Lep pozdrav v Katalonijo,
Saša.

(Hello, I've never realised that so many different people are learning Slovene. Here's the answer to your question.)

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Postby Sasha » 2003-09-20, 21:54

Živijo (ali živio :D),

I've noticed some of you have troubles with the pronounciation of the phoneme /v/, which (according to the traditional grammar) has 4 allophones: [v], [w], voiceless [w] and non-syllabic [u]. The distribution is as follows:

[v] (a dentolabial consonant; pronounced as English /v/ in the word vase): only in pre-vocalic positions: vaza, krava

[w] (a voiced bilabial approximant, pronounced as English /w/ in the word win): (1) in word-initial or syllabic-inital positions following the consonant and preceding a voiced obstruent /b, d, g, z, ž, dž//: vzeti, odvzeti, or (2) in word-final positions following a sonorant /m, n, l, r, j/: barv

[w] (a voiceless bilabial approximant, the correct symbol is turned upside down but I cannot paste my IPA symbols here; pronounced as English /w/ in who, what, where): in word-initial or syllabic-inital positions following the consonant and preceding a voiceless obstruent /p, t, k, c, č, f, s, š, h/: vsak, predvsem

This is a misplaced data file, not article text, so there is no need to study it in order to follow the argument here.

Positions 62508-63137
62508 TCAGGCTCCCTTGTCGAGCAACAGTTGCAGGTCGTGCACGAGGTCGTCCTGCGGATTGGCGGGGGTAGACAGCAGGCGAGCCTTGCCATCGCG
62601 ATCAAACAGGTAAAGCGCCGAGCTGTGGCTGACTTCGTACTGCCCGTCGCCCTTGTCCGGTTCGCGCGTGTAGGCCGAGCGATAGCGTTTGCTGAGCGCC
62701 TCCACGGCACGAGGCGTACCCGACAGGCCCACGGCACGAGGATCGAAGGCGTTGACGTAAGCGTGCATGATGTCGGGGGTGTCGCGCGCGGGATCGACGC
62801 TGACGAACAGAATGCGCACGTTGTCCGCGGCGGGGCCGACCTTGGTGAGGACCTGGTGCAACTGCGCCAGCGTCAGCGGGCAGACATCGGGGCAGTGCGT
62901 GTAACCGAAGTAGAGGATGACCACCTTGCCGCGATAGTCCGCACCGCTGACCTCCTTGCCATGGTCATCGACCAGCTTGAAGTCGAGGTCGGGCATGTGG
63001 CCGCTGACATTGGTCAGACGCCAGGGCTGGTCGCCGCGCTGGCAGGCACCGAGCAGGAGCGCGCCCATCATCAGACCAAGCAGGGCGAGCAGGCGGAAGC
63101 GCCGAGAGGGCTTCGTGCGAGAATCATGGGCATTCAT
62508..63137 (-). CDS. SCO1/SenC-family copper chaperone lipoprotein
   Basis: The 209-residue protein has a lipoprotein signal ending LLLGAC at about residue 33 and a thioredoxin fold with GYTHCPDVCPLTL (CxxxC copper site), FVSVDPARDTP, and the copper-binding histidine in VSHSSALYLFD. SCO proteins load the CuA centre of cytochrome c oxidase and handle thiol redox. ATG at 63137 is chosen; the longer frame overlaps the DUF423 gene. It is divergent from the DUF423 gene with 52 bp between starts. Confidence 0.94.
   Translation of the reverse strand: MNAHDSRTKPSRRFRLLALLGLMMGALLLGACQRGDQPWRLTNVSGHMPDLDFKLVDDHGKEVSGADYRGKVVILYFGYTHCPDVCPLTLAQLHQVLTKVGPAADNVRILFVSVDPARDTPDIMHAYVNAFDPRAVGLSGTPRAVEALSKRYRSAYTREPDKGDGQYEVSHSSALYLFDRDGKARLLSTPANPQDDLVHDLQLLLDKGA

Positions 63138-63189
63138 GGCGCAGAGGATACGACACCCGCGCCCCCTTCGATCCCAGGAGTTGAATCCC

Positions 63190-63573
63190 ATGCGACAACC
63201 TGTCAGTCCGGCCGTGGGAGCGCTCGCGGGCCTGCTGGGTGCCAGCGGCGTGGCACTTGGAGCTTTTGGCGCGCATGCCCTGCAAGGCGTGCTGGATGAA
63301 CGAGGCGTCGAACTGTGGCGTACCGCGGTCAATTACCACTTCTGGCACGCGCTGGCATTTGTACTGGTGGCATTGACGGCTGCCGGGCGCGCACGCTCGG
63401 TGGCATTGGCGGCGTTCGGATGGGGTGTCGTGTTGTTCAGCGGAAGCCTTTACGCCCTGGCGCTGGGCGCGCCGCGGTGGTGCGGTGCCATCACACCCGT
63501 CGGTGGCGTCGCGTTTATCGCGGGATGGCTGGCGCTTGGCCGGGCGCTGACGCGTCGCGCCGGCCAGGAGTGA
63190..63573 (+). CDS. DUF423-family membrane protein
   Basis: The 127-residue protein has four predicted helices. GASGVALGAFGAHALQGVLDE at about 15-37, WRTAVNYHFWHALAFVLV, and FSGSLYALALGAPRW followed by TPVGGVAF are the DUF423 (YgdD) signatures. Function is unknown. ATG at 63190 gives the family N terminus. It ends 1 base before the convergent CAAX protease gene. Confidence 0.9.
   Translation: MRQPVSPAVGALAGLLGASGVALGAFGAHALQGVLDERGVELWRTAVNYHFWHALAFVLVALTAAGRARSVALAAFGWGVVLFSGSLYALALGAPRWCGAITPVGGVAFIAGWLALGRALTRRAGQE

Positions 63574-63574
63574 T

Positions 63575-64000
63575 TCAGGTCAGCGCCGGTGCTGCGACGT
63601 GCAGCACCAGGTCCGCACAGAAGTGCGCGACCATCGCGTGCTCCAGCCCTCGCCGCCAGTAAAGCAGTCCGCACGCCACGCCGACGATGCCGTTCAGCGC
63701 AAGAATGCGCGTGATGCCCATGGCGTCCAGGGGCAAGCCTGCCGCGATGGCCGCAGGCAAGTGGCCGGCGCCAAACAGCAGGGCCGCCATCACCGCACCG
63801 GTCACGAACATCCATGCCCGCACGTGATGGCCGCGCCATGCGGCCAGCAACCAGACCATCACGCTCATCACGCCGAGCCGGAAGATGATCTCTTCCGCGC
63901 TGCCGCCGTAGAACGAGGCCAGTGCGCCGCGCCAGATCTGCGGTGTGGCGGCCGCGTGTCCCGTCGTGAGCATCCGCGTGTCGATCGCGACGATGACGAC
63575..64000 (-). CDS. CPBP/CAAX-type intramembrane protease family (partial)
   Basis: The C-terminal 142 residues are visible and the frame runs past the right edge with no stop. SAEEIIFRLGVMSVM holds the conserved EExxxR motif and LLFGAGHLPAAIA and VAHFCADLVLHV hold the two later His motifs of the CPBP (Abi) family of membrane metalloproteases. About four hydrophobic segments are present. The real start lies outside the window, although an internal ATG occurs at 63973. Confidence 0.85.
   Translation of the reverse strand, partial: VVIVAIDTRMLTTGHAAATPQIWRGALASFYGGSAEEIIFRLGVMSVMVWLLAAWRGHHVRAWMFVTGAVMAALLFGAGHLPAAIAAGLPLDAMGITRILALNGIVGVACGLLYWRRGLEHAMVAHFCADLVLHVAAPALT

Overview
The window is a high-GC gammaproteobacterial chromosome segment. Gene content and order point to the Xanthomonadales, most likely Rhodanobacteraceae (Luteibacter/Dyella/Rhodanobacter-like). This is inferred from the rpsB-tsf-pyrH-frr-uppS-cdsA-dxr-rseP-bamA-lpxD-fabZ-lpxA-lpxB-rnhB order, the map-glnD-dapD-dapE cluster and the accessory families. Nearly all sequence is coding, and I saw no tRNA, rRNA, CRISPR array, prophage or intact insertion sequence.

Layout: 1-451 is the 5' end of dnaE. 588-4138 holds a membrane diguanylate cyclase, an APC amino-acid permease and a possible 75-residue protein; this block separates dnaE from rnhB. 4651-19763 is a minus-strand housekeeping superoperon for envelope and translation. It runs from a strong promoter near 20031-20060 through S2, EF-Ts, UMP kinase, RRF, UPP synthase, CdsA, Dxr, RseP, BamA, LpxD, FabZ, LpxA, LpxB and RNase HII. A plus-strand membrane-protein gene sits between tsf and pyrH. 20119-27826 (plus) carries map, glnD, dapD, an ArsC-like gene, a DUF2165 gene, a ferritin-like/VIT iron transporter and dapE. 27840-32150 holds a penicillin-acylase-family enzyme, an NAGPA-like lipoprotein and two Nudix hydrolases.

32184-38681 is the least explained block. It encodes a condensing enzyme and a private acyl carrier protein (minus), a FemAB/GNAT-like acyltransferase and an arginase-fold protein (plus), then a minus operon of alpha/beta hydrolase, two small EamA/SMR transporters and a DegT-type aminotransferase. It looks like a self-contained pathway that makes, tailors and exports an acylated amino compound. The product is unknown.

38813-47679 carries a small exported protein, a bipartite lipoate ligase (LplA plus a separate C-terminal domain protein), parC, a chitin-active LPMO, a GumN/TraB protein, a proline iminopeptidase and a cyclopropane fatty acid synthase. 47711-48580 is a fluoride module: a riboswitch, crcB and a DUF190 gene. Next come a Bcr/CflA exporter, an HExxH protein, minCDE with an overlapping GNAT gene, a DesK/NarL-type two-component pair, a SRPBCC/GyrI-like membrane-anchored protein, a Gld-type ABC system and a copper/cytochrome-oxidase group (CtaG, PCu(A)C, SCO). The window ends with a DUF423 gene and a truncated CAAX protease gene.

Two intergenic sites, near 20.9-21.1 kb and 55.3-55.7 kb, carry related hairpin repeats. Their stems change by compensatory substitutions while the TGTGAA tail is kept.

[u] (a non-syllabic u, the correct symobil is u with a semi-circle turned downwards): in word-final positions, following a vowel: siv

Instead of the bilabial approximants (voiced and voiceless) you can always use a syllabic (an ordinary) /u/, which can simplify the rule to a great extent.

Thus, you should use

[v] in front of vowels,
[u] in all other positions in words.

I hope this explanation will help you. I used only English this time since double explanations wouldn't be of much use anyway.

Lep pozdrav vsem,
Saša.

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Postby Sasha » 2003-09-20, 22:11

Zdravo, Fenek,

kako je kaj na Poljskem?

Seveda lahko popravljam tvoja besedila, če misliš, da se iz tega lahko kaj naučiš. Beseda fajn je neknjižna in se uporablja kot pridevnik (fajn človek = dober človek, fajn knjiga = dobra knjiga, fajn vreme = lepo vreme), ki ga ne sklanjamo (juhuhu 8)), in kot prislov (fajn delati = dobro, lepo). Torej moraš napisati: Fajn, da si se pridružil UniLangu.